Your kidneys have to work hard to process all that extra sugar in your blood. When they can't keep up, your body gets rid of it, along with water that your body needs.
To get rid of that extra sugar, your body draws water from its own tissues. Because you need that fluid to make energy, transfer nutrients, and get rid of waste, a switch flips in your brain to tell you that you're thirsty so you'll drink more.
Your mouth could get dry and cracked at the corners as your body draws fluid from it. Less saliva and more sugar in your blood make infection more likely. Your gums might swell, and white patches can grow on your tongue and inside your cheeks (your doctor will call this oral thrush). It can help to drink more water or chew sugar-free gum.
Your body takes water from all over to get rid of extra blood sugar. That may cause dry, itchy, cracked, skin, especially on your legs, elbows, feet, and hands. In time, high glucose levels also can damage nerves. This is called diabetic neuropathy. It can make it harder for you to feel cuts, wounds, or infections. Without treatment, they can become bigger problems, like the loss of a toe, foot, or part of your leg.
Your body may pull fluid from the lenses in your eyes, which makes it harder to focus. And high blood sugar can damage blood vessels on the back part of your eye (retina). That can cause long-term vision loss and even blindness.
When you have type 2 diabetes and your blood sugar is high too often, you become less sensitive to insulin, which helps move energy to your cells. A lack of fuel can make you tired. You can have the same fatigue with type 1 diabetes, because your body can't make its own insulin. If you don't treat it correctly, your levels can stay high all the time. Your doctor can help by prescribing medication and suggesting lifestyle changes you can make.
If you have diabetes, insulin is one way to lower your blood sugar when it gets high. But if you take too much, it might remove so much glucose so quickly that your body can't replace it fast enough. That leaves you tired. Other illnesses and drugs also may also upset this cycle and empty your tank.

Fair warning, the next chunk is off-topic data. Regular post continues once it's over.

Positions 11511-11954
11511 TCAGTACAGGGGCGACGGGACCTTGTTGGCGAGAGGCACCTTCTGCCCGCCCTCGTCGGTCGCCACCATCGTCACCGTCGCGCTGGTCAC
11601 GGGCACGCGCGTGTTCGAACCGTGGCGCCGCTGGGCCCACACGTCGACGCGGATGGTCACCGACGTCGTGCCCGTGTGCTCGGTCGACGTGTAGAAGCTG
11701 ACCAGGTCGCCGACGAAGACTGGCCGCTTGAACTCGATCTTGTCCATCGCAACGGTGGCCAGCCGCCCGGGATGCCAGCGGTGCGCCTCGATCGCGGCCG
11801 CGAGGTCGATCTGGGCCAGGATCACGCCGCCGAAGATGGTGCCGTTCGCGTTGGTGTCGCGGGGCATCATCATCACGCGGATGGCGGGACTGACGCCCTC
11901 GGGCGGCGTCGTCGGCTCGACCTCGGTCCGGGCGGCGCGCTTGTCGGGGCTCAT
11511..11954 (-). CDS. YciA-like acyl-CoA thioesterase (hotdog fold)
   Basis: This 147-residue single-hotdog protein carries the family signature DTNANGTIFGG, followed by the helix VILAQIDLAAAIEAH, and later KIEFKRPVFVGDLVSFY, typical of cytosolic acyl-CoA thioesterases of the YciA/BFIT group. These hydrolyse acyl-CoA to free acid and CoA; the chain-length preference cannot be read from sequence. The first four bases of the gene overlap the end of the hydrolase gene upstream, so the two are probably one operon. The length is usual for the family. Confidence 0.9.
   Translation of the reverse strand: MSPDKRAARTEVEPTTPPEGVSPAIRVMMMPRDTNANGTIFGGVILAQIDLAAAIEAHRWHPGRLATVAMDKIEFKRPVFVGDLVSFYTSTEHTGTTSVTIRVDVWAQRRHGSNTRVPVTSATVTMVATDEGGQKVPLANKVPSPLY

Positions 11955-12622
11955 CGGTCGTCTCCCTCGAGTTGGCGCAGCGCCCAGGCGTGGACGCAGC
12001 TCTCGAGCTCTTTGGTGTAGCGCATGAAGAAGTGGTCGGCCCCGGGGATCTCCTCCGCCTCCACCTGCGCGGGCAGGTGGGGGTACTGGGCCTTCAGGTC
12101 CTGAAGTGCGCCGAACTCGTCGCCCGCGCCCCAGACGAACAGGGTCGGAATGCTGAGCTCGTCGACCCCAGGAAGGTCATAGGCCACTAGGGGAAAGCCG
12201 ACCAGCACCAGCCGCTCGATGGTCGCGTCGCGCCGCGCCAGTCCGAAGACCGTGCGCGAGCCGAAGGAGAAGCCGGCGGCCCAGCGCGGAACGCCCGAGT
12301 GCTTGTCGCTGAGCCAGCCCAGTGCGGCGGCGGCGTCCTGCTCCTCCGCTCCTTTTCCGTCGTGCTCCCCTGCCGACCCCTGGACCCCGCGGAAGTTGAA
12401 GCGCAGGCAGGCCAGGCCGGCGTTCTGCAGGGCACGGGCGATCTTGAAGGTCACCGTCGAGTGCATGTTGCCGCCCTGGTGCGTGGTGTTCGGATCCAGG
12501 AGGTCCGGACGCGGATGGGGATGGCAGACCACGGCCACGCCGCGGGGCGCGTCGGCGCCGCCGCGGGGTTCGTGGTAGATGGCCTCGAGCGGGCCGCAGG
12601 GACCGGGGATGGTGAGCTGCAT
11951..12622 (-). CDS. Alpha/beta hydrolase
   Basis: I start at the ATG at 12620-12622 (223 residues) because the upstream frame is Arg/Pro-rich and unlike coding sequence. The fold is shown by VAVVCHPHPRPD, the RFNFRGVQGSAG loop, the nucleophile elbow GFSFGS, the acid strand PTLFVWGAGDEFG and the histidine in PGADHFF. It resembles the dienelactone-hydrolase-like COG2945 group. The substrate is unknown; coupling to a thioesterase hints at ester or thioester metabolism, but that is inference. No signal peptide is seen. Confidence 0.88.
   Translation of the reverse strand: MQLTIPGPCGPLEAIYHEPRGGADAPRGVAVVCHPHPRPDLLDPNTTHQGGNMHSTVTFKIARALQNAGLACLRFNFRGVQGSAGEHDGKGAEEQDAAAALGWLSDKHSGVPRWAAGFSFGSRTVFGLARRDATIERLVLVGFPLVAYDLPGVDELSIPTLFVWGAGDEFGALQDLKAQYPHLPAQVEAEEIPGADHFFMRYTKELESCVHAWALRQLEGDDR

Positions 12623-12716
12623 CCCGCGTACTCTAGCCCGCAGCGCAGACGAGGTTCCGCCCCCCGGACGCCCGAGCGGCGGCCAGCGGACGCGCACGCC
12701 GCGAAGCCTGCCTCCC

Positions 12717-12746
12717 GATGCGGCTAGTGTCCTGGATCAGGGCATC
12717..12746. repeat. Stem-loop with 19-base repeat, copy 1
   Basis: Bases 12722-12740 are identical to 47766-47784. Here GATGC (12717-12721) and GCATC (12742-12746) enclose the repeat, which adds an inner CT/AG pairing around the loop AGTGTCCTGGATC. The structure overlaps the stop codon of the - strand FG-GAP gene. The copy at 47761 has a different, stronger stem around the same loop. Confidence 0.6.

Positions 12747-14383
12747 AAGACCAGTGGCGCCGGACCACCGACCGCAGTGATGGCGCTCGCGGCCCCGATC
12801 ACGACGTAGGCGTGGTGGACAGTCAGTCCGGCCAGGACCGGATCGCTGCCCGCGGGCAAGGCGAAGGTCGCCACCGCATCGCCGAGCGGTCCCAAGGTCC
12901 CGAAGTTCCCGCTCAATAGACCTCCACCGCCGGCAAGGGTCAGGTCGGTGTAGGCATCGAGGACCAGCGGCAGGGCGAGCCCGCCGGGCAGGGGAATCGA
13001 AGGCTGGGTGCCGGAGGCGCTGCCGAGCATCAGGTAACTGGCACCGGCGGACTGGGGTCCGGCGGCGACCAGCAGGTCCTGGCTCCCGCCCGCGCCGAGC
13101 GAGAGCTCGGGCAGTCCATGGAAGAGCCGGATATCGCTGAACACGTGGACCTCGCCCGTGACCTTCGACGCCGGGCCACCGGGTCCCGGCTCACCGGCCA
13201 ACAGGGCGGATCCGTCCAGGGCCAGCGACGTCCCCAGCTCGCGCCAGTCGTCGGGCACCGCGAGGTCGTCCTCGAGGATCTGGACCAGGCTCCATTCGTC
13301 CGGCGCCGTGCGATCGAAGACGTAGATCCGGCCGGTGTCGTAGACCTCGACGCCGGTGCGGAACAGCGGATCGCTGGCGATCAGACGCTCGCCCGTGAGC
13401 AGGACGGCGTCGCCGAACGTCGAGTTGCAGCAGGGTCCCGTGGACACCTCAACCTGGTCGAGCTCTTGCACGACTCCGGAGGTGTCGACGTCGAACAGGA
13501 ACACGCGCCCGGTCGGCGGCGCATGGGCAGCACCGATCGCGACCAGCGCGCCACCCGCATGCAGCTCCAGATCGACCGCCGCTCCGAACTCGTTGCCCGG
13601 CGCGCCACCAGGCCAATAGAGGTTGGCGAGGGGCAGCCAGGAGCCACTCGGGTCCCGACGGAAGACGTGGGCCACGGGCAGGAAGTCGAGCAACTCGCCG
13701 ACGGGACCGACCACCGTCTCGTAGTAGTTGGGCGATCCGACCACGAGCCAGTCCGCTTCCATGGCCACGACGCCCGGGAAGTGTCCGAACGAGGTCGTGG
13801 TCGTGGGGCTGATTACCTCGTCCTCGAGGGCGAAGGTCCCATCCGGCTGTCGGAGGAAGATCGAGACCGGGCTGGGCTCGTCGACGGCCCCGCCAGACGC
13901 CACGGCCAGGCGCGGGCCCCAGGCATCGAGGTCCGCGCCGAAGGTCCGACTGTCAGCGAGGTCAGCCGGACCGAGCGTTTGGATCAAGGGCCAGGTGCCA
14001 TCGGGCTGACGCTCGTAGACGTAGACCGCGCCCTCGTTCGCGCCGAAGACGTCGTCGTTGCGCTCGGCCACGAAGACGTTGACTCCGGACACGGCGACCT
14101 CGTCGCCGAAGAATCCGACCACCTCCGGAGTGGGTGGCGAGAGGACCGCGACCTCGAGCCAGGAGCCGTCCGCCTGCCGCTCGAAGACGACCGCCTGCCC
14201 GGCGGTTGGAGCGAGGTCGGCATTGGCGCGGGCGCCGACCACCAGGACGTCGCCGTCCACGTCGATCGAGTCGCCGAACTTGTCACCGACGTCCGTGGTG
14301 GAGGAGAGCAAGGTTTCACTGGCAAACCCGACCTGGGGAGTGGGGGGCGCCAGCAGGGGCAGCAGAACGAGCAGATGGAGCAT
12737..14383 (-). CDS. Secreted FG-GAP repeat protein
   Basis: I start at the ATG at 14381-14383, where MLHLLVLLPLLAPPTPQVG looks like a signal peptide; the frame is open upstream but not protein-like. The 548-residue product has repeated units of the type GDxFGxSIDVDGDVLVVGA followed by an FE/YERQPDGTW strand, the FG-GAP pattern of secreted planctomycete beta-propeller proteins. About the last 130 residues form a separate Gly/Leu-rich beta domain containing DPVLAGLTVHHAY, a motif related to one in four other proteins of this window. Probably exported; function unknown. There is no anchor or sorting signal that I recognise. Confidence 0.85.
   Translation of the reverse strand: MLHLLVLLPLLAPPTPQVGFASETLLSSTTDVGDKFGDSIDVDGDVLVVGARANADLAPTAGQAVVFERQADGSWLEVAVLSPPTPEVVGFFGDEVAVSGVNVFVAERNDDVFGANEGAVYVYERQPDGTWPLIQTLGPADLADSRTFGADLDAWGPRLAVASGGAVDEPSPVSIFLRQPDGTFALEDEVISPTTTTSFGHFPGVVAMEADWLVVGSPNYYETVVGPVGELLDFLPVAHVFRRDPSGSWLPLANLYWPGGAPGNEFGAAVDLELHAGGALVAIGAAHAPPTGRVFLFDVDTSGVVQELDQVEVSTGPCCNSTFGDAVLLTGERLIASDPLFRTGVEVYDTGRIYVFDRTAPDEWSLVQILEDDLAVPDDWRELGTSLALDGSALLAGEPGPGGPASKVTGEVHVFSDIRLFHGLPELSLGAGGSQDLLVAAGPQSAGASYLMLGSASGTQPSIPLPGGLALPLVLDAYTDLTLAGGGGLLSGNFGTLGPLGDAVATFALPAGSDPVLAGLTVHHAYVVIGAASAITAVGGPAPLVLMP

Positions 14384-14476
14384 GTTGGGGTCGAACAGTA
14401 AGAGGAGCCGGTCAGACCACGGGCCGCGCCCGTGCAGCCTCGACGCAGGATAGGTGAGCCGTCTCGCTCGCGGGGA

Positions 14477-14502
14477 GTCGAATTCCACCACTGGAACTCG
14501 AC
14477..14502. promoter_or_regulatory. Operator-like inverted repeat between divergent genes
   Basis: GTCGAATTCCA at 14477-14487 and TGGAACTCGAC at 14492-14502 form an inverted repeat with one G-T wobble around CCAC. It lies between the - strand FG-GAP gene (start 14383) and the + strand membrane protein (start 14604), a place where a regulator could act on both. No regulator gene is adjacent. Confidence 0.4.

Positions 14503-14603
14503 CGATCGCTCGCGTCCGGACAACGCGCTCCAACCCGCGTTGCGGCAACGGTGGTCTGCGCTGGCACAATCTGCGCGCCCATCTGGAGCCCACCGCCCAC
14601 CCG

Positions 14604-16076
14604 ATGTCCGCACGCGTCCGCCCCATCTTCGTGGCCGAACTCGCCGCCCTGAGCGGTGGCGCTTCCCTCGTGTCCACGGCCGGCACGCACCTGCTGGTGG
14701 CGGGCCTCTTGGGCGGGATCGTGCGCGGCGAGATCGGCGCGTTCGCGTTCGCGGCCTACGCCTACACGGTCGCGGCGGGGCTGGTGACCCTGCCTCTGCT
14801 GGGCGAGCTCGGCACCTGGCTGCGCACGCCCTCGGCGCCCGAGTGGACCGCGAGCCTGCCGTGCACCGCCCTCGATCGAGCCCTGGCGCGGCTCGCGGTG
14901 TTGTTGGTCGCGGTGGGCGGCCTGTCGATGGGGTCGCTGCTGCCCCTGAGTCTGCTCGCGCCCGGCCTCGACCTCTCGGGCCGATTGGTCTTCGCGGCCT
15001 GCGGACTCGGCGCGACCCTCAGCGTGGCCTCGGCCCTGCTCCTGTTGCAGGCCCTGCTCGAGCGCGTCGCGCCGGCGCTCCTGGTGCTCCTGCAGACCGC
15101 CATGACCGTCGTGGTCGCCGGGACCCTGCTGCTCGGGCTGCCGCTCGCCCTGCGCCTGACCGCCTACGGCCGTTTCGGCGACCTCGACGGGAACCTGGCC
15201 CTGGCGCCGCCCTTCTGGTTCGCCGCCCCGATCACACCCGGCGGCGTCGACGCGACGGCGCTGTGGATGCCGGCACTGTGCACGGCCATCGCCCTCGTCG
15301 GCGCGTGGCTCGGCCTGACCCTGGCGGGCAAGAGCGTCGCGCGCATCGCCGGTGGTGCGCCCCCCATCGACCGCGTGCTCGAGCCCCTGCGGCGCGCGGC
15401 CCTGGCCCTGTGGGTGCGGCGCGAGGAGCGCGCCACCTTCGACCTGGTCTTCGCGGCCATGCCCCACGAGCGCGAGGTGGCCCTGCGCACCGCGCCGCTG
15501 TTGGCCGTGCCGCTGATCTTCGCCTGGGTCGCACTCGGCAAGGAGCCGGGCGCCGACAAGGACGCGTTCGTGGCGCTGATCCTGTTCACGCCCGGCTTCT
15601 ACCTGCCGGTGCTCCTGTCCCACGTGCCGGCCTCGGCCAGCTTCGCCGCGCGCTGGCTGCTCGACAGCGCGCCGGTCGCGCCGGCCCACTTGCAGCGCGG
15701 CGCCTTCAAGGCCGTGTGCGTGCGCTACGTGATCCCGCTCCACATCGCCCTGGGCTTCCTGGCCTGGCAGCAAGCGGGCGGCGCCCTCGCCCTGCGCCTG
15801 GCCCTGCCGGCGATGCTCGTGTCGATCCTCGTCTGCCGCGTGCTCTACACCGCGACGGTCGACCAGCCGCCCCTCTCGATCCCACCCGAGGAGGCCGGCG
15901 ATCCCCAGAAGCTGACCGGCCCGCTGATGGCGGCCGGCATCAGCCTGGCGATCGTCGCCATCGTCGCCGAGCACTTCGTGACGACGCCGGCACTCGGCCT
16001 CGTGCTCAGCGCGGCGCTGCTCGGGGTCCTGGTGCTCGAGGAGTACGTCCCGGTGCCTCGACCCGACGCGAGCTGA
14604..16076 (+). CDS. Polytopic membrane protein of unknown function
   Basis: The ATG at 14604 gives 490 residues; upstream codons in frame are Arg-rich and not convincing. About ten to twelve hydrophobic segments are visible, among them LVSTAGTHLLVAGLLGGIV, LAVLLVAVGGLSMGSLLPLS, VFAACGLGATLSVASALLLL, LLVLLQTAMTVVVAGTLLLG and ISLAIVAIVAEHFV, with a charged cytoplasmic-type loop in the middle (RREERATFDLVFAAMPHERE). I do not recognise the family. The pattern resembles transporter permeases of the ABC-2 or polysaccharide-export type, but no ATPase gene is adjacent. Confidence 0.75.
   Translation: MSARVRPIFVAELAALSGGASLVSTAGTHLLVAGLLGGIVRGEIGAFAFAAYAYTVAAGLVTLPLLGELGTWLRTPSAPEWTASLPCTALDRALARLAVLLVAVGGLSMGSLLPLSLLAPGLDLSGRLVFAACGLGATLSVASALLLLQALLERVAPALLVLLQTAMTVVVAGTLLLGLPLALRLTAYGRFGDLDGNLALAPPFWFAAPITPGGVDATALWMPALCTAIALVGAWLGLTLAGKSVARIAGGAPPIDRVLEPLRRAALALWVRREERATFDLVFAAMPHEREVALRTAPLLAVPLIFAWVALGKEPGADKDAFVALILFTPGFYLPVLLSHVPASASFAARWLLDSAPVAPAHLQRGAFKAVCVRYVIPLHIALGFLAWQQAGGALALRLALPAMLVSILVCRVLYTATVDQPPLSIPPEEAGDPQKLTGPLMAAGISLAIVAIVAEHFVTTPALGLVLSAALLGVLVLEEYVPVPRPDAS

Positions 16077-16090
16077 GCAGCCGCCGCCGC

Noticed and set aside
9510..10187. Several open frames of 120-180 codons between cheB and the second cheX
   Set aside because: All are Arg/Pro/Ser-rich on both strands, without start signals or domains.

If your blood sugar is high for too long, it can damage the vagus nerve, which helps move food through your stomach and intestines. You may lose weight because you aren't as hungry. You might have trouble with acid reflux, cramps, vomiting, and severe constipation.
The hormones that help raise your blood sugar when it's too low can also spike your heart rate and make it feel like it skips a beat. (Your doctor will call this arrhythmia.) The drop in glucose most often happens as a side effect of drugs used to treat diabetes.
Low glucose can unsettle your central nervous system, which controls how you move. When that happens, your body releases hormones, like adrenaline, to help bring your levels back up. But those same substances also may make your hands and other parts shake or tremble.
The hormones your body releases to raise your blood sugar when it gets too low also make you sweat a lot. It's often one of the first things you notice when your glucose levels fall too far. Your doctor can help you track your levels and try to keep them in a healthy range with medication, exercise, and eating habits.
Sudden, intense hunger, even after you've eaten, may be a sign that your body doesn't convert food to blood sugar in the right way. Illness or certain drugs can cause it, too. If you have diabetes, your doctor might be able to adjust your medication, which is often the source of the problem.
Actually, it isn't low blood sugar by itself. When your levels get either very high or very low, it can cause a rebound effect. Your blood sugar bounces from one extreme to the other, confuses your body's digestive system, and makes you feel sick to your stomach.
Your brain cells need glucose to work properly. When they don't have enough, you may start to feel tired, weak, and dizzy. You also might have a headache.
When your blood sugar gets really low (hypoglycemia), you start to lose your bearings. You may slur your speech or forget where you are. Sometimes it happens so suddenly that you might not even realize you're acting strangely. In serious cases, you could have a seizure or fall into a coma.
IMAGES PROVIDED BY:
- Science Source
- Mayo Clinic: "Diabetes symptoms: When diabetes symptoms are a concern," "Hypoglycemia," "Type 1 diabetes."
- Diabetes.co.uk: "Diabetes and Skin Care," "Dizziness," "Dry Mouth and Diabetes," "Nausea and Vomiting," "Extreme Tiredness (Fatigue)."
- NIH National Institute of Diabetes and Digestive and Kidney Diseases: "Peripheral Neuropathy."
- NIH National Eye Institute: "Facts About Diabetic Eye Disease."
- American Diabetes Association: "Gastroparesis," "More on the Mouth."
- Diabetes Care: "Hypoglycemia and Cardiovascular Risks."
- Cleveland Clinic: "Low Blood Sugar? 8 Warning Signs if You Have Diabetes."
- Nemours Foundation: "What Is Hypoglycemia?"
- Merck Manuals Consumer Version: "Hypoglycemia."